How Focusing on Workplace Culture Drives Marketing Performance
Every company wants to improve its performance. Here’s the secret: Focus on improving your workplace culture. Discover how here.
We’ve all heard how important it is to have a positive workplace culture. After all, it costs quite a bit of money to replace unhappy employees.
But what you might not know is that when you get it right, your workplace culture can drive performance as well. By whatever standard you measure performance: growth, sales, profit, innovation, or something else, your culture is a critical factor in boosting those numbers.
- Start transforming your workplace culture by focusing on your mission.
- Blend in a diversity of gifts, shared values, and mutual trust.
- Add a dash of empathy – and savor the benefits of better performance.
Inspire Teams to Fulfill Your Mission with a Value-Oriented Culture
A healthy workplace culture emphasizes the values of its founders. When a company’s current leaders can spark a desire in their employees to internalize those values, those values stop being yours.
Your employees become brand evangelists, extolling the virtues of your products and services to others. That’s not all. They also exhibit more teamwork.
When your teams have a mission, they hold common values that drive them to minimize personal differences and concentrate on achieving their common goal. When there is a common view of what constitutes success, teams coalesce around that goal, drive forward, and achieve it.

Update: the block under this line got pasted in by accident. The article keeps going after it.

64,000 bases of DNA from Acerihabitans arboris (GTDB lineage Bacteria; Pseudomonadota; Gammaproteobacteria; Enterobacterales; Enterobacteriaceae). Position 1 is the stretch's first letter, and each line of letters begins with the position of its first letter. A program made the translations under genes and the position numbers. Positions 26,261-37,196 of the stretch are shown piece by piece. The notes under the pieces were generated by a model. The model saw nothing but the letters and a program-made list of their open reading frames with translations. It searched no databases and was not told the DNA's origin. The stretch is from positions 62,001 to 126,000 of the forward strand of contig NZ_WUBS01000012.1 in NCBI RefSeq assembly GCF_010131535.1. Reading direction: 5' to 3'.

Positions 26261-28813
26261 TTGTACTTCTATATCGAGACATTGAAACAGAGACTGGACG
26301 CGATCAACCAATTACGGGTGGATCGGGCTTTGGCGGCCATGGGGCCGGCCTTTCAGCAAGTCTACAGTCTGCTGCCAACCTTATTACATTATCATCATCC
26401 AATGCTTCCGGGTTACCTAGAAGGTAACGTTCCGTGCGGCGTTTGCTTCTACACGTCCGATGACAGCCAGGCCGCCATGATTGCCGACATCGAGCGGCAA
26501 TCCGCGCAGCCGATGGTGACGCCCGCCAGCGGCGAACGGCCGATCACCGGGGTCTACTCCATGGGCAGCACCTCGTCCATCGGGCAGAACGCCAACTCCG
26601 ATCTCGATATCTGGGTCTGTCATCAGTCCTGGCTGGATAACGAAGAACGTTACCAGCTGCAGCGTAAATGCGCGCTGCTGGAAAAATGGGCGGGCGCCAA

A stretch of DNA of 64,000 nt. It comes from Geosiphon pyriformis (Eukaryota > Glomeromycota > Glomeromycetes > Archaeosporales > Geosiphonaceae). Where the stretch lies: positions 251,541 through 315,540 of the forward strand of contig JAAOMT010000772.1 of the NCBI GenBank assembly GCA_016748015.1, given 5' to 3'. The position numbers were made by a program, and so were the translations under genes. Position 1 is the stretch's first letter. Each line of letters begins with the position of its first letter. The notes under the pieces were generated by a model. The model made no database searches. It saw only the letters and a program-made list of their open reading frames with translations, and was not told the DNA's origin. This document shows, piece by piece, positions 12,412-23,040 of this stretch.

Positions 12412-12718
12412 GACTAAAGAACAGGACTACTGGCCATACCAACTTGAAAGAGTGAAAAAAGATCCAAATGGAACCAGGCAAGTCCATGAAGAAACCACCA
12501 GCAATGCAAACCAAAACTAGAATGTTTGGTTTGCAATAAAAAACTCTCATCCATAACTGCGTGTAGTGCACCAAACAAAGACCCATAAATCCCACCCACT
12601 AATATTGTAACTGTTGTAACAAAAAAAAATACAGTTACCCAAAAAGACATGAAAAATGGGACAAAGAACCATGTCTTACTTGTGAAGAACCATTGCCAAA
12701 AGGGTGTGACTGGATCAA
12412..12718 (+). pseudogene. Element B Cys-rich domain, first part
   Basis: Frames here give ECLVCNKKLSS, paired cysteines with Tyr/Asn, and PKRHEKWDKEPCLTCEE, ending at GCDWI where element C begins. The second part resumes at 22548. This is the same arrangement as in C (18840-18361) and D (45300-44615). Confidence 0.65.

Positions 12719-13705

Leverage More of Your Employees’ Gifts with a Diverse Culture
Diversity isn’t just a perfunctory nod in the direction of “wokeness” to make your company look good on paper. A truly diverse culture doesn’t hire for demographic differences for the sake of PR.
It hires people for the gifts they bring to the company. One of the most valuable gifts people can bring is their perception – their insights.
Those demographic traits that make your employees different give you an alternative view of the world. When you have that perspective, you have insight into how people who think that way might react to your products, your marketing campaigns, and your policies.
Speed Up the Onboarding Process with a Cohesive Culture
After you’ve hired the best people, signed them up for tax withdrawals and company benefits, you need to integrate them into the company. That process, says Craig, goes more smoothly when there are definitive expectations regarding communication style, who is responsible for what tasks and responsibilities, and, for lack of a better term, where the buck stops.
The faster that you can onboard new employees, infusing them with your shared values, as well as educating them about how things work in your company, the more quickly they can get up to speed.
Promote Long-Term Trust with a Positive Culture
When you have a culture of honesty and mutual trust, it doesn’t just affect your internal teams. Such a culture makes an impact on customers as well.
When they see a company that owns its mistakes and makes things right, they are more likely to trust that company with their business.
Drive Innovation with a Creative Culture